An excerpt from the 4th Book of the Apostle John.
He wept for Mary, who some called Magdalene, but he had just called her “wife”. Her passing had come quickly. He was not prepared, but thanked his Father for the years Mary and he had together.
His tears flowed further. He wept for John, whom he had loved. All his disciples had attempted to keep on after he had stopped teaching, some meeting with great pain and suffering. John had stayed with him for many years, but eventually was discouraged when Jesus stopped actively ministering to crowds. John was the last disciple to leave him.
Jesus wept for Barabbas, the man Pontius Pilate picked over the crowd’s yelling for Jesus to be crucified. Pilate almost gave Jesus to them, but instead ordered Barabbas to be killed.
Jesus wept for himself. He knew ever since that day that he had missed his calling from the Father. That somehow his death would have been important to the Father’s plan. Jesus had been devoid of terror or panic then, willing to accept whatever God had in store. But he was still relieved when the cup was passed from him; relief which had turned to shame through the years.
The prophesies all pointed to his death, to his resurrection, to an amazing plan God had set in motion. How could the prophets be wrong? Their predictions seemed so certain, so perfect, so impossibly true.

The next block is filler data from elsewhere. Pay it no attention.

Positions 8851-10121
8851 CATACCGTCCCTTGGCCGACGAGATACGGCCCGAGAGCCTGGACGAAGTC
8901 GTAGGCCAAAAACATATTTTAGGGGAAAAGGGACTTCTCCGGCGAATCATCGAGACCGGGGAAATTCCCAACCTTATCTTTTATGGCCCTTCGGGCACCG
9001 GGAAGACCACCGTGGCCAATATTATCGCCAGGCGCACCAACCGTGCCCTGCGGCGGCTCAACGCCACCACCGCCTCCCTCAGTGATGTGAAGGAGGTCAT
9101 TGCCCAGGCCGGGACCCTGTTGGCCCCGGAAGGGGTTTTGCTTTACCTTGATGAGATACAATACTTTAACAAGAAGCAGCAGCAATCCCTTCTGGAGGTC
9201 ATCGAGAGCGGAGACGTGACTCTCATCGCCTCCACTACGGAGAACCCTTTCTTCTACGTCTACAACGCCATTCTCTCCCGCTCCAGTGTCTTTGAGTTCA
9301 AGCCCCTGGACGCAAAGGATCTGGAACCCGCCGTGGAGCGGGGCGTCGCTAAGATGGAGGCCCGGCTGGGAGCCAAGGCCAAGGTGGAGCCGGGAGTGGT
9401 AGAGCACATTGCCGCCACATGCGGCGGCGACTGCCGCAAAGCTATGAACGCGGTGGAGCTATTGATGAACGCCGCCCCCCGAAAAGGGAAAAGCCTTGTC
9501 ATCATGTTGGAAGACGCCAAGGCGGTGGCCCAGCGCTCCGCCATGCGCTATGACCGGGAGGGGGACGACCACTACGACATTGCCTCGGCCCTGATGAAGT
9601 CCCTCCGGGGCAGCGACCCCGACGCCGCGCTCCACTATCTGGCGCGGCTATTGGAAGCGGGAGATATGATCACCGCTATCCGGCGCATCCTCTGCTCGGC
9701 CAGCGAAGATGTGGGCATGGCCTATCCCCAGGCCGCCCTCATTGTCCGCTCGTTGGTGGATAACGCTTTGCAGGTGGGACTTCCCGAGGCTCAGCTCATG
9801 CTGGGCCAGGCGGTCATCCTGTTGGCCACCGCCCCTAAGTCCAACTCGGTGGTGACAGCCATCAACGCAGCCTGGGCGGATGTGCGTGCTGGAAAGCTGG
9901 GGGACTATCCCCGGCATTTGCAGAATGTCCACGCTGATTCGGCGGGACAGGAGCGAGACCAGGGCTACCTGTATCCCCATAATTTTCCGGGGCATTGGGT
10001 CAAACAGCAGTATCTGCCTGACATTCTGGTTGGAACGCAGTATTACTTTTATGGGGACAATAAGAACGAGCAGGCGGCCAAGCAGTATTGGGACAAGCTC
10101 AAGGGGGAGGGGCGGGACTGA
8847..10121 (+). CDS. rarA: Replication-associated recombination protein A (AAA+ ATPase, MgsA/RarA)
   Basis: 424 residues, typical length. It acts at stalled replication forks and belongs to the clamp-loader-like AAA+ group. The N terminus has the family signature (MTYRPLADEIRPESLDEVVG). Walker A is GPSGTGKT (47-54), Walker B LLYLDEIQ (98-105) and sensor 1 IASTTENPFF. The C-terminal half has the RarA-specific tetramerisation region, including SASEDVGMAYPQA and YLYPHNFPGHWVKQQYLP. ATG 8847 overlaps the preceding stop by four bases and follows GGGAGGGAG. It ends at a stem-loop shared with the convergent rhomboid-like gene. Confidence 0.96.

He imagined his death might have been the ultimate sacrifice for man, the most holy sinless lamb, to be slain for the sins of all. His blood could have become known as a symbol for forgiveness and resurrection. Those who believed in him could have also known the Father.
Instead, he had simply lived out his life in quietude, prayer, and teaching God’s word to local children. After the turmoil and unrest his popularity had begun to cause, he had retired away from the crowds and away from the Roman tyranny. Both his Mary, and his mother had seen to that, to keep him safe. A forced exile.
But what had his safety and their peace of mind cost him? What had it cost the world?
Then Jesus wept again, this time crying harder and touching a hand to the ground as he knelt. He cried for all of mankind. In missing his call, he may have doomed all of humanity the chance to find his Father. He might have been the bridge for any man to be in relationship with the Living God. Jesus always felt that he was meant for something more, but now he would be alone, getting older, of use to no one.
Thunder rolled overhead, and Jesus could smell rain in the air. He didn’t see John approach, but heard his voice.
“I’m sorry about Mary,” John said, and put a hand on Jesus’ shoulder.
“I’m sorry for many things. I know not what I have done,” Jesus said, sniffing away more tears.
After a long while, John spoke. “Perhaps, Rabbi, we could go out and speak to the people. Perhaps, it is time to continue your work.”
Jesus turned and wiped his eyes. “It is too late. I, and indeed the world, are lost.”
John smiled and helped Jesus to his feet. “And that, is why they need a Savior.”
– 4th John 3:27-84. New Living Savior Translation (NLST)
Jon Ricson is a speculative fiction writer and has been published in online magazines, science fiction anthologies, and in many monthly writing contests.
He resides outside Orlando, Florida and you can often find him strolling the properties of Disney and thinking creative thoughts.
He is finally finishing his first full sci-fi novel with plans to seek publishing. Find out more about Jon at http://www.JonRicson.com